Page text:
The Iranian-based hacker group TA453, also known as “Charming Kitten” and “Phosphorus”, targeted 25 senior professionals specializing in genetic, neurology, and oncology research-based in Israel and the US in 2020
The report released by cybersecurity firm Proofpoint could not say what the hackers were planning to do with the data obtained in the course of the cyber campaign dubbed BadBlood, but noted that “Phosphorus” used credentials harvested in earlier attacks to extract emails and use compromised accounts in new cyber operations.
Proofpoint cited outside reports linking “Phosphorus” to the Iranian government and its Islamic Revolutionary Guard Corps (IRGC), but stressed it could not “independently attribute TA453 to the IRGC”. The cybersecurity company also noted that it could not “conclusively determine the motivation” of the hackers involved in the BadBlood campaign.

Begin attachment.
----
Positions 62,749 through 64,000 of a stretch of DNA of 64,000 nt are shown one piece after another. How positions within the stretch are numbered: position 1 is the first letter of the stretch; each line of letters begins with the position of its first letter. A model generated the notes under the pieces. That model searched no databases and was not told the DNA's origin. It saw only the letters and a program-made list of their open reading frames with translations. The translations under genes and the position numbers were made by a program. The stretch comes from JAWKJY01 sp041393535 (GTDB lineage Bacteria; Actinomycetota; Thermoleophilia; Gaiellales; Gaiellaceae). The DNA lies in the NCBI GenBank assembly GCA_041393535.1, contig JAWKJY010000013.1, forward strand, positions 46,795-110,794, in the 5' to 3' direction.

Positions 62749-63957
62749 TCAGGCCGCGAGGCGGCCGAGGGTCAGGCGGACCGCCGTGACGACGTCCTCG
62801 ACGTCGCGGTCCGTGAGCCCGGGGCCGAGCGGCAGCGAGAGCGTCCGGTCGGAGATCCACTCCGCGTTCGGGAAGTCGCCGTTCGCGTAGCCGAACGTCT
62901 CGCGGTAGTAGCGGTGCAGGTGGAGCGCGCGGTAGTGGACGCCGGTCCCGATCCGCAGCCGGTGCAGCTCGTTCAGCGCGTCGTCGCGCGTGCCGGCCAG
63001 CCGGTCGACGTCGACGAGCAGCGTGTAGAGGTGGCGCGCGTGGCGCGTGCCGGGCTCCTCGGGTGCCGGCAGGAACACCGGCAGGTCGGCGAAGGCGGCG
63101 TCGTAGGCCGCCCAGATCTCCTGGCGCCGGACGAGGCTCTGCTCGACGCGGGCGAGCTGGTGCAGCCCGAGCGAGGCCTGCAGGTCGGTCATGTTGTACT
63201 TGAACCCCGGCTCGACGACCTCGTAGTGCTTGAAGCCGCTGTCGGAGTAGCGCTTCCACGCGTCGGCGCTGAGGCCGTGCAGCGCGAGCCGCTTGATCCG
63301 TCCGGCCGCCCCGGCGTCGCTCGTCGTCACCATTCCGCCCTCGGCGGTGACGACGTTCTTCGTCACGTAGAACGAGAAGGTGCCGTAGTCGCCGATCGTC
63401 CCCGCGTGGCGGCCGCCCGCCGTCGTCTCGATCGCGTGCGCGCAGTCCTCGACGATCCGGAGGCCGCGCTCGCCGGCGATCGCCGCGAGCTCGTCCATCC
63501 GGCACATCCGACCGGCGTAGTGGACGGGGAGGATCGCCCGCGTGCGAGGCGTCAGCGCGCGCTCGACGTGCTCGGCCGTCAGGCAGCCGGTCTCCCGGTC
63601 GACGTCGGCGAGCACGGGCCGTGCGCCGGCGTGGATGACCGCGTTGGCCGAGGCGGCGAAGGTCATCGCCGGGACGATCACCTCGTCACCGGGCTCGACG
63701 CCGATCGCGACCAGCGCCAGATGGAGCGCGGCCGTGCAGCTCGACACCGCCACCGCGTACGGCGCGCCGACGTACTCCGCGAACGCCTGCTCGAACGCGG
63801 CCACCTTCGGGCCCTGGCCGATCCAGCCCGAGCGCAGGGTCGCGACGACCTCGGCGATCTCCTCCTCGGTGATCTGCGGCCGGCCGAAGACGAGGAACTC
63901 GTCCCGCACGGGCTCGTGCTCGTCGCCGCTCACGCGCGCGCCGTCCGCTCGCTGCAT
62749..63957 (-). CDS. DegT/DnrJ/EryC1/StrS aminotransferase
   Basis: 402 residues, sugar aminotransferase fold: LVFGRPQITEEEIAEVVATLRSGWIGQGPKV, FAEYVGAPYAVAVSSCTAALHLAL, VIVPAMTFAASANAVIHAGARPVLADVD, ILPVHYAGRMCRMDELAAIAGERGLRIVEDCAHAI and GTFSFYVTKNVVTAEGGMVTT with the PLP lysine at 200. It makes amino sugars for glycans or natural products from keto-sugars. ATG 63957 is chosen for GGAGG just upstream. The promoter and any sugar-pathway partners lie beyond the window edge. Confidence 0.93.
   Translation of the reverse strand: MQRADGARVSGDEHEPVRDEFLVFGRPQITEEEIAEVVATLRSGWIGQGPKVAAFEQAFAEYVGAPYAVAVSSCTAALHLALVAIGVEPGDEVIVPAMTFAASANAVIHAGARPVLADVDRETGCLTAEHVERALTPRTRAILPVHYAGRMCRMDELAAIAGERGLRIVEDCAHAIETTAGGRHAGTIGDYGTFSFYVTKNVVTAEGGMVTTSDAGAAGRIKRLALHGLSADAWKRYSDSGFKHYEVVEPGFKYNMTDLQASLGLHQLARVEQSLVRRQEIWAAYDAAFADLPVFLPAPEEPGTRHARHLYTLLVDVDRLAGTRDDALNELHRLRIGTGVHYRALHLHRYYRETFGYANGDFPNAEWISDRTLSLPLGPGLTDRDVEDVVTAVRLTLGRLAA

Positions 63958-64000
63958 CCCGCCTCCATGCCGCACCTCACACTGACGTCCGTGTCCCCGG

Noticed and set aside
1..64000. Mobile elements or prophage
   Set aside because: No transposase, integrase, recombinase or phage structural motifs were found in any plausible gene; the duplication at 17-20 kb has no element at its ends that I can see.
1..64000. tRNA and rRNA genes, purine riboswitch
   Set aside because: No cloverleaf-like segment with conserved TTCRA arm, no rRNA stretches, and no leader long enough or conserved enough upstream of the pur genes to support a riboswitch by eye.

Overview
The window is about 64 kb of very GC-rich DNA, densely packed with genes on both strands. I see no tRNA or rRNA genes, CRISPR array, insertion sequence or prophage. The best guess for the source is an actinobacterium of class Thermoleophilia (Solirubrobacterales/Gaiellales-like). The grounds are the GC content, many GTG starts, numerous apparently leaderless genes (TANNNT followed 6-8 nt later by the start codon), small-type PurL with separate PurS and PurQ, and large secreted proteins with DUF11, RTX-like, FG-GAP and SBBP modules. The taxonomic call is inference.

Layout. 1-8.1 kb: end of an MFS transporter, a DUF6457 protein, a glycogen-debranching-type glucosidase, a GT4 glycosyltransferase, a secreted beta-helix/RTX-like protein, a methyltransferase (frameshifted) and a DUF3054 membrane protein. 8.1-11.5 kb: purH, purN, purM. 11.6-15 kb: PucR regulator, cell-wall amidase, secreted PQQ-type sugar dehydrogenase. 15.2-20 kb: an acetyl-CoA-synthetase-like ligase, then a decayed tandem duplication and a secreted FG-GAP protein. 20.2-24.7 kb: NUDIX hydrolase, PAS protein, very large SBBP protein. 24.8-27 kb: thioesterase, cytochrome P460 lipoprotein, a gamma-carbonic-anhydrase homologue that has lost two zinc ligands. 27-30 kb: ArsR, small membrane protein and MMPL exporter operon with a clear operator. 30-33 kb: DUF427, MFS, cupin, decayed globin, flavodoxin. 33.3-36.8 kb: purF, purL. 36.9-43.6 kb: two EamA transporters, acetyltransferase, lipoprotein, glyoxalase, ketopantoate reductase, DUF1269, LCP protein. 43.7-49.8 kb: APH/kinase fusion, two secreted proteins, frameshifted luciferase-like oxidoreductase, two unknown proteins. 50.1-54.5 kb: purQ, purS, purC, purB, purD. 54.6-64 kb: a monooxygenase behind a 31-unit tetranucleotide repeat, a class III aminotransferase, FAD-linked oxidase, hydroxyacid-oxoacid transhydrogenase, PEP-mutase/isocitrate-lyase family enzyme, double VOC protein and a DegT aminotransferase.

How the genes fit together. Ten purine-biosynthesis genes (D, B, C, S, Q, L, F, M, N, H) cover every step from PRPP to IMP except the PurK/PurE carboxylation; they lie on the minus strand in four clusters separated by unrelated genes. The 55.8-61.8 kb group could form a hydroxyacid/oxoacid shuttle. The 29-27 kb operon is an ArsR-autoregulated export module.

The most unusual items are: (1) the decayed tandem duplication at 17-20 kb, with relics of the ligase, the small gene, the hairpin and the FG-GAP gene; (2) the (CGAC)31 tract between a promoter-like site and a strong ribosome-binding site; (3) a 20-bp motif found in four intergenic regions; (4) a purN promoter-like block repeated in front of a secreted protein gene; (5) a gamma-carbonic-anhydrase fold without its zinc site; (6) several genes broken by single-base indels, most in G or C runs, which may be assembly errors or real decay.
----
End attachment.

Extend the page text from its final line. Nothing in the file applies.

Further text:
Proofpoint said the techniques used to target the American and Israeli medical researchers in the 2020 attack were consistent with previous tactics used by “Phosphorus”, but the group had never before conducted operations against such individuals.
The cybersecurity company said TA453 had historically targeted “[Iranian] dissidents, academics, diplomats, and journalists”, but suggested the BadBlood campaign could have been “a specific short-term intelligence collection requirement”. Proofpoint added that a cyber campaign targeting Israeli individuals would also be “consistent” with geopolitical tensions between Israel and Iran, which intensified in 2020.